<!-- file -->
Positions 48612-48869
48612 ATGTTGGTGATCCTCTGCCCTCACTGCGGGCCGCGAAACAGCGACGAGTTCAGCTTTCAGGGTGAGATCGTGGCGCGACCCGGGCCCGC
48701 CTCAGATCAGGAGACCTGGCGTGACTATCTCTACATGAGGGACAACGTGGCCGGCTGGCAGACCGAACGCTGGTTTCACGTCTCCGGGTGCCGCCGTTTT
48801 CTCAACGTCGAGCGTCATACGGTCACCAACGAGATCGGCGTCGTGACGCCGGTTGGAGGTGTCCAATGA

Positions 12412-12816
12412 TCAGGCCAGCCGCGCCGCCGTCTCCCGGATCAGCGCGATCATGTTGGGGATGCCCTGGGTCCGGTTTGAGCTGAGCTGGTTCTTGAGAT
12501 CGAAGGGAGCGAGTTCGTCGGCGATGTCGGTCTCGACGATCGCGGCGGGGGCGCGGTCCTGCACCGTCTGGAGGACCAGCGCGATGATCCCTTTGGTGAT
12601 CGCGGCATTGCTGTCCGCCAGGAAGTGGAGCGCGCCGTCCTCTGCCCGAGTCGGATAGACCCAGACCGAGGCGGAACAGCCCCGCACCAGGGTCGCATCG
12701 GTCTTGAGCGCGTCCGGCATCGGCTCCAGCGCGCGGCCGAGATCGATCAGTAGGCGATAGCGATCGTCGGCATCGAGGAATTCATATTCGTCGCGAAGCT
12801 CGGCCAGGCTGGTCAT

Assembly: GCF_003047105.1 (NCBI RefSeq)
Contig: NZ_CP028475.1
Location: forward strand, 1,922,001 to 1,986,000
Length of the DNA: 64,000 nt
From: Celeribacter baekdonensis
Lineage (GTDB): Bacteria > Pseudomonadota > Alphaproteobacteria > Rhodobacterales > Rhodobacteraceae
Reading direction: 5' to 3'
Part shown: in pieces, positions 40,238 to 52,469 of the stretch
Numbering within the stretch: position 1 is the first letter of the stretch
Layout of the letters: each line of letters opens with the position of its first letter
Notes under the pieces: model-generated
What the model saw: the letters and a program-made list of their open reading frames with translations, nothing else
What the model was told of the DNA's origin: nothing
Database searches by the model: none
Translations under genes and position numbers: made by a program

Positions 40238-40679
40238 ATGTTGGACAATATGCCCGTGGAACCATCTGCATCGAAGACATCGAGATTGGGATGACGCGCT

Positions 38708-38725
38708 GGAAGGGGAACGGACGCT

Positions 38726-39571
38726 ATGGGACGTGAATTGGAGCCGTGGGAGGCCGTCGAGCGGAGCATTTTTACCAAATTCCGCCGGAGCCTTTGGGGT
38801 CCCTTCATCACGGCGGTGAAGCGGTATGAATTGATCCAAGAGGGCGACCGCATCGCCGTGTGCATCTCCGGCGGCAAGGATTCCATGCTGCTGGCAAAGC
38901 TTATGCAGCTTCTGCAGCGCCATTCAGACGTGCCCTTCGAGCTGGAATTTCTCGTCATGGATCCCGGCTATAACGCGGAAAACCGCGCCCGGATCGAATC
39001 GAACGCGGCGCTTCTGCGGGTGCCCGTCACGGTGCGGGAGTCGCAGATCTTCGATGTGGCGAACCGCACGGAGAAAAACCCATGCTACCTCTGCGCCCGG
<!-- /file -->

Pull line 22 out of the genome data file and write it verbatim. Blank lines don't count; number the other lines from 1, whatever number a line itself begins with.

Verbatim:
What the model saw: the letters and a program-made list of their open reading frames with translations, nothing else